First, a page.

>Petty revenge, secondhand pants, and full bladders

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LAST Tuesday found me in the John Bull pub watching the second leg of the Championship play-off game between Bristol City and Crystal Palace, hoping the latter could return from a 1-2 home defeat in the first leg. The quietish barman (but he always has time for the ladies, I have observed) served me a Guinness and, as he always does, switched the TV over to Sky so I could see Palace fail.

There were maybe half a dozen people in there, me the only football fan. It’s usually like that in the John Bull. Palace playing City was interesting to me not just because it would be great if the Eagles triumphed after such a dodgy start to the season, but also because City’s assistant manager, Keith Millen, was a childhood neighbour of mine. He lived around the corner, we played footie together, our mums got on and this, being the hard-pressed 1970s, clothes were passed on and handed down among families and friends. I, for example, distinctly remember getting a pair of Millen’s underpants.

(They were blue. And even as a single-digit aged kid, I recall feeling a little unsettled at secondhand pants, but let’s not go there…)

I saw Keith on and off over the years as he tried out for Palace (got released), then went to Southampton if I remember correctly (got released again), before being offered a contract with Brentford, transferring to Watford after a good number of years, and finishing up at City.

He became someone on the outer, outer limits of celebrity, like most lower division footballers, I suppose. If Becks was the centre of Saturn, then Keith was probably dangling off the ring furthest away. That’s not a criticism, just an observation of the layers of fame. I’d see him from time to time on the telly or web and think, “Ah, that’s Keith. I used to wear his old underpants.” My mum would mention some tidbit of his life after she’d spoken to his mum. I’d probably barely recognise him if he walked by me now. He became a name, someone I could claim as an associate who carried a caul of achievement with him, which was more than me.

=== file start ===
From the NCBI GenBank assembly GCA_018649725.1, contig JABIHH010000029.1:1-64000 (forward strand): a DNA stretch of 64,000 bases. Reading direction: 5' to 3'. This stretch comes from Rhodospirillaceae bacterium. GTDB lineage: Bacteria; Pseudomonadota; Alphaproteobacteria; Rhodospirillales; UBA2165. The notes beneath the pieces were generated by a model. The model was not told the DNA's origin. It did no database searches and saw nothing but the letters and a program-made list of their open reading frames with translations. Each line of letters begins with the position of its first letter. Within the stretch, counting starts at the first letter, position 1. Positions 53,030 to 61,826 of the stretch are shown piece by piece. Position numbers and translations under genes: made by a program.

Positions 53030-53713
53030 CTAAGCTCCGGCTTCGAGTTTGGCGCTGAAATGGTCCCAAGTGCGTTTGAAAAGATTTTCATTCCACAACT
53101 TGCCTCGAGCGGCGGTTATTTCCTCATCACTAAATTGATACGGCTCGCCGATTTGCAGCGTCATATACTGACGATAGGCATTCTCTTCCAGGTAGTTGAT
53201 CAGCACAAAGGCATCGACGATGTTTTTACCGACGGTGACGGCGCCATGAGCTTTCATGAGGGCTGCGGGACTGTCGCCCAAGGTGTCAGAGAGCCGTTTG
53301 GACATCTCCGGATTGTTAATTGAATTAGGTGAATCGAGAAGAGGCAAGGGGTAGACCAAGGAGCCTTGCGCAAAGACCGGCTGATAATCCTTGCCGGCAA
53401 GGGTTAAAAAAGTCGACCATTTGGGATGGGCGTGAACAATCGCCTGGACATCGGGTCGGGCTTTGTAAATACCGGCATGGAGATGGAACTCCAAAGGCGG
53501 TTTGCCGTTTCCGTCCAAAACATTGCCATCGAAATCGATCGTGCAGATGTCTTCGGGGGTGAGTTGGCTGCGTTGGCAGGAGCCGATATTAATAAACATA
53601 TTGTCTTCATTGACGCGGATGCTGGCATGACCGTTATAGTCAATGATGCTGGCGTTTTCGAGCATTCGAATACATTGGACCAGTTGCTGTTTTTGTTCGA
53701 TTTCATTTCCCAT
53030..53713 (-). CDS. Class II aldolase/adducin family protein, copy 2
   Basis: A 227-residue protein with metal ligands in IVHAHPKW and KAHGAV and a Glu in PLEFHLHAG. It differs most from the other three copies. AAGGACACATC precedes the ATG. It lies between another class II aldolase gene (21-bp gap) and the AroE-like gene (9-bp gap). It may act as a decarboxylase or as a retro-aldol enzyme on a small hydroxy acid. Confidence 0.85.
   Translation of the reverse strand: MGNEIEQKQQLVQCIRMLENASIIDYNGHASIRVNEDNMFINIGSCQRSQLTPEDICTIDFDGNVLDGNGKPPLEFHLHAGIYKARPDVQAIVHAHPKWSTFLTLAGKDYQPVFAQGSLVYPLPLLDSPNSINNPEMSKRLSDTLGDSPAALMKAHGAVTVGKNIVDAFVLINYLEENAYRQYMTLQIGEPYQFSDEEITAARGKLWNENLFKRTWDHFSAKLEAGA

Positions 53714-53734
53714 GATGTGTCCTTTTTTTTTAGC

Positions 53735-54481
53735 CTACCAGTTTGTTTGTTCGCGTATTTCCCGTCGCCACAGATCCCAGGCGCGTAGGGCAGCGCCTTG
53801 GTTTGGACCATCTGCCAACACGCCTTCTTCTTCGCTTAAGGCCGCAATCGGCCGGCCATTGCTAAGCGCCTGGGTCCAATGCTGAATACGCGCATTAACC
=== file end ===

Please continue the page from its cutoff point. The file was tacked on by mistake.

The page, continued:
Back in the John Bull, and I watch as Clint Hill goes studs first into a challenge but wins the ball, getting a yellow card in the process. Millen’s off the bench, having a shout. Palace’s Clinton Morrison charges over. The pair handbag it. Morrison gets a yellow. Keith gets sent to the stands. I giggle into my Guinness, and start thinking about this blog. And I dredge up from my childhood memory a bizarre recollection, something shimmering in the hot, long summers one enjoyed as a kid when school was a long way both behind and in front, and August felt like three months, not one.

I remember, then, Keith Millen’s method for dealing with a full bladder when there is no toilet in the immediate vicinity.

The strange things one keeps. I never tried it, and wouldn’t now, but you might want to. Keith Millen said the way to ease this discomfort of needing a piss was to dance around like a fairy.

Skip. Bounce. Fey. (Apparently he’s known as Milly at Bristol.)

He demonstrated his art to small group of scruffy nippers with knees grazed from playing football in a cul-de-sac. I can’t remember if anyone else tried it. It doesn’t matter.

What does matter is my revenge. For, as you may well know, Palace clawed their way back into the play-off game, first drawing level but then missing a penalty that would have put us in the lead. City popped in a couple of beauts during extra time and the game was theirs.

I suppose City deserved it. But following football is about being petty. So even though we lost the game, I rest easy knowing Palace don’t mince when they need to wazz.

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